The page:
To refer to these communities as “Arab Jews” is not only to imply that Zionism tore them away from their true homelands for the false lure of a Jewish state; it is to demean them by denying them their own sense of themselves. It’s a term that justly deserves to be rejected.

Read article in full

NB The comments are worth reading too. They make the point that the term ‘Arab’ is an ‘ethnic’ not a ‘geographic’ signifier; that nobody used the term ‘Arab’ before the emergence of Arab nationalism in the 19th century; that people used to identify each other by religion; and that the term ‘Arab’ usually referred to Bedouin from the desert.

Ami Issseroff’s essay


  • Most of arab countries population are ethnically not arabs. North african are berbers, lebanese are phenician, many syrian are in fact kurds or assyrian, iraqis are babylonian or chaldean ect… What we call arab mean arabic speakers. The only arabs are the people from the north part of the arabic peninsula. So I could admit that Yemenite jews are more arab than any algerian or lebanese muslim.

  • Ami Isseroff's excellent essay on the expression "Arab Jew" (with refer-back to Bataween) is here.

    [Please excuse any duplication.]

  • I agree. How can one characterise Jews in Egypt as ‘Arab’ Jews when many Egyptian non-Jews are not comfortable being described as ‘Arab’? The same goes for Berbers in the Maghreb countries.

  • Arab Jews or Egyptian Jews?

    Usually I am not keen to participate in debates. But here I make an exception.
    Following the recent debate on whether the Jews from Arab countries are considered Arab Jews or else, I couldn’t help but write my thoughts on the subject. I am writing in particular where Egyptian Jews are concerned, and this may also apply for Jews from other Arab speaking countries.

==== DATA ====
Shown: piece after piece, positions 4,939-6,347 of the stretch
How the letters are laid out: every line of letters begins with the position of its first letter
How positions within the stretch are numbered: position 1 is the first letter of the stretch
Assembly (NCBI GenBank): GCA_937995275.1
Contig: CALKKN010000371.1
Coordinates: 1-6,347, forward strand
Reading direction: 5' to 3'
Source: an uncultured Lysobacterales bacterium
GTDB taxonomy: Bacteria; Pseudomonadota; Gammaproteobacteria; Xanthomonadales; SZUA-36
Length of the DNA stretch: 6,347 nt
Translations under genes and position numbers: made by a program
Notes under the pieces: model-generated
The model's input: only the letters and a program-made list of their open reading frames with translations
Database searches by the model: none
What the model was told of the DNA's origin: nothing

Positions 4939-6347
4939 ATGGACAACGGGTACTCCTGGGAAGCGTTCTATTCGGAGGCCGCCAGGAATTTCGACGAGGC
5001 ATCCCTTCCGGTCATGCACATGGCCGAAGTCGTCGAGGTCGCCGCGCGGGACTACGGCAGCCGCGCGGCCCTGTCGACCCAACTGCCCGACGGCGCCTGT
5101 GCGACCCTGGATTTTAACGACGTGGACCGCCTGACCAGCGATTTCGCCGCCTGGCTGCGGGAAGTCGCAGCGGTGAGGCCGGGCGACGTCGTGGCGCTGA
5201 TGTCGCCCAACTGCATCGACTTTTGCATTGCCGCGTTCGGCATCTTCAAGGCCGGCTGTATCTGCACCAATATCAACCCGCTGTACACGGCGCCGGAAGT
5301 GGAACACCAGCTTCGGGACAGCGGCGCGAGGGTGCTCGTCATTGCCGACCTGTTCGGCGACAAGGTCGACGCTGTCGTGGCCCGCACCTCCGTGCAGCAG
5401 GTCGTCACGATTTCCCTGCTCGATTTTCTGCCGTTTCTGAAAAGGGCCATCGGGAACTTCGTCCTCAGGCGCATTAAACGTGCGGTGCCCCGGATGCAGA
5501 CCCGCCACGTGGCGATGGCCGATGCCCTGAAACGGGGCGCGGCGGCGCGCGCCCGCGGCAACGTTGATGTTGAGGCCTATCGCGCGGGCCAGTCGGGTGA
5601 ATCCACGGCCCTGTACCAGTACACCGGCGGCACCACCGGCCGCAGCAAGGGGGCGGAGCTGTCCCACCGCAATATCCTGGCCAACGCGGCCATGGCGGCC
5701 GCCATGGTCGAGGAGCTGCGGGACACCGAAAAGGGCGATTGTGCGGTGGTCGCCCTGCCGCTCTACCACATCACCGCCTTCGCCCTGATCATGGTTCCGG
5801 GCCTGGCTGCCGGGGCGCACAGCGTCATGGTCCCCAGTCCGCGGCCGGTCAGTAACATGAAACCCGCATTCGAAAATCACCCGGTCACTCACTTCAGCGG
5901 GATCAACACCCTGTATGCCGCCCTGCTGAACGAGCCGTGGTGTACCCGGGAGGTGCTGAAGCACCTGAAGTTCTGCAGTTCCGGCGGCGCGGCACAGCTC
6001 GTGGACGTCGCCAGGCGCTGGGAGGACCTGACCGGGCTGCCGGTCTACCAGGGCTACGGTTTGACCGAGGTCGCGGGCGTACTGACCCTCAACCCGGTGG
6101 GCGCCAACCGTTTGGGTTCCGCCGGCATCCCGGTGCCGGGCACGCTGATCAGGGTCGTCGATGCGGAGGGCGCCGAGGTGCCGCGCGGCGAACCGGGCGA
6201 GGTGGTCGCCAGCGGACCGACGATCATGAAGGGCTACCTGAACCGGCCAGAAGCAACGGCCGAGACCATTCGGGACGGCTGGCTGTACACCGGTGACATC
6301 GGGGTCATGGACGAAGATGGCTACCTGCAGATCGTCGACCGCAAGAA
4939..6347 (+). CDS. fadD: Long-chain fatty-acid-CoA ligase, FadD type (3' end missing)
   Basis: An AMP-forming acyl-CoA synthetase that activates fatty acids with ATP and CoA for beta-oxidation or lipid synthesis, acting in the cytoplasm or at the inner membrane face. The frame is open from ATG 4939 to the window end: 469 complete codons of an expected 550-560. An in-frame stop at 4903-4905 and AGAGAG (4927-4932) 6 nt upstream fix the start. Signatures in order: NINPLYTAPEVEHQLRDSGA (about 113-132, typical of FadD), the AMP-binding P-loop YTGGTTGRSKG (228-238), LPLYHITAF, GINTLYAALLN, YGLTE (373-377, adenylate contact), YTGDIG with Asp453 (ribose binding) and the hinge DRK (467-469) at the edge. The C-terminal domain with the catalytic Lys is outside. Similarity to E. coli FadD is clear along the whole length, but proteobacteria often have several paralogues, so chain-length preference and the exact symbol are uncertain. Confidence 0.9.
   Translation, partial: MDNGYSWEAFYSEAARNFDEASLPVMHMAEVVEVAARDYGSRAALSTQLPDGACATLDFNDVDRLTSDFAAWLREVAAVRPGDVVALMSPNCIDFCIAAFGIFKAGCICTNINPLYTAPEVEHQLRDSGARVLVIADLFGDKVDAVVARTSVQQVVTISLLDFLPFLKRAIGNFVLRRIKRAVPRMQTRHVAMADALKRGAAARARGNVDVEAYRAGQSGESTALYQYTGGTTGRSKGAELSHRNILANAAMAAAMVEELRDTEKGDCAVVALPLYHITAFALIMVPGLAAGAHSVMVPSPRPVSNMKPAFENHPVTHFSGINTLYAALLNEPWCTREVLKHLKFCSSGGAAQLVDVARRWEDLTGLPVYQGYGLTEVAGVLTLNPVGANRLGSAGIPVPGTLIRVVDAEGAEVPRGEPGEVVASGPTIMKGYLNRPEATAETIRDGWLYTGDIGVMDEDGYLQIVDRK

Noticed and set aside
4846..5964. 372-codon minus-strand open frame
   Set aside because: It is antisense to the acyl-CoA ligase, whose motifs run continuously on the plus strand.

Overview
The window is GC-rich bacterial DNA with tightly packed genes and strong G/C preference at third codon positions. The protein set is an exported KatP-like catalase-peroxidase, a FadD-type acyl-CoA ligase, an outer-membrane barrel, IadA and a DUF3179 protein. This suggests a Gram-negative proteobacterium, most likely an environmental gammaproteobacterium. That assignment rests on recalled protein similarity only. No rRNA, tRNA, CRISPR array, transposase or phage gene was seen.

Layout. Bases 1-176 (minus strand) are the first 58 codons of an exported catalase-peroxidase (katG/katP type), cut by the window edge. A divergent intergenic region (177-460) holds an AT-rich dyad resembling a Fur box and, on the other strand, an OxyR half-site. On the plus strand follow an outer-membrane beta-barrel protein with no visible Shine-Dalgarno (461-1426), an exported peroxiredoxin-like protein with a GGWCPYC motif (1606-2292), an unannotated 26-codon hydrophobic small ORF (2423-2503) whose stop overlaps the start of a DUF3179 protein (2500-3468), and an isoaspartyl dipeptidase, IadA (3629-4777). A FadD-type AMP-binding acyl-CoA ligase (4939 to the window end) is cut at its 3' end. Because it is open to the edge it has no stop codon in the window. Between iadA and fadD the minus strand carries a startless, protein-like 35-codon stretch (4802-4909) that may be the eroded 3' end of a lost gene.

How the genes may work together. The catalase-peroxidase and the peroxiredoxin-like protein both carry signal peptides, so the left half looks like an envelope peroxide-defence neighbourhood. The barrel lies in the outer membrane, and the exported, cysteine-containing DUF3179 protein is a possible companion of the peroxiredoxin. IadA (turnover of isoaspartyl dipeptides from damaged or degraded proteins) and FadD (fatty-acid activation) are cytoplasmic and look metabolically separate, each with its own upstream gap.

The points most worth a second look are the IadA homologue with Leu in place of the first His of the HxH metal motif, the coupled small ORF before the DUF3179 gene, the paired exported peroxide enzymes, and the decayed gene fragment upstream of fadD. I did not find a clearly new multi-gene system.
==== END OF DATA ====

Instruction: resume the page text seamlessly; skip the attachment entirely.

The Jews in the Middle East existed in the lands of this region long before the Arab conquest after Islam began. Being a descendant of a an old Jewish community in Egypt, it is claimed that this community was in existence in Egypt before the conquest of the Arabs by Amr Ibn Al’As عمرو بن العاص in 640 CE. Most of the Jews of Egypt identified themselves with Egypt and spoke the Arabic language which is the language of the land. This doesn’t make them Arabs. The notion of Egypt being an Arab country started only after the Gamal Abdel Nasser coup in 1952 when he aspired to join with Syria as one country and changed the name of Egypt to “The Arab Republic of Egypt”. The change had also a personal ambitious motif to claim the leadership of other Arabic speaking countries in the region.

    Most of the intellectual Egyptians at that time expressed their opposition to the change knowing that the change meant the denial of the rich ancient and modern civilisation of Egypt.

    The prominent writer and thinker Taha Hussein (1889-1973) vigorously opposed to the notion of associating Egypt to Arabism. I quote below Hussein’s writings in Arabic in this regard:
    إن الفرعونية متأصلة في نفوس المصريين ، وستبقى . بل يجب أن تبقى وتقوى . والمصري فرعوني قبل أن يكون عربيا . ولا يُطلب من مصر أن تتخلى عن فرعونيتها ، وإلا كان معنى ذلك : اهدمي يا مصر أبا الهول والأهرام ، انسي نفسك واتبعينا . لا تطلبوا من مصر أكثر مما تستطيع أن تعطي .. مصر لن تدخل في وحدة عربية ؛ سواء أكانت العاصمة القاهرة أم دمشق أم بغداد . وأؤكد قول أحد الطلبة القائل : لو حال الإسلام بيننا وبين فرعونيتنا لنبذناه ” .

    “Pharaonism is rooted within the Egyptians and it should stay and enforced. The Egyptian is a Pharaoh before being Arab. It is inconceivable to ask Egypt to renounce her Pharaohnic roots because that means: Demolish O’Egypt the Sphynx and the Pyramids, forget your past and follow us. Do not ask Egypt more that she can give.. Egypt will not enter into an Arab Unity; regardless whether the capital is Cairo, Damascus or Baghdad.”

    In short, I conclude that there is no basis for the claim that Jews of the Middle East who lived in Arab lands were Arab Jews.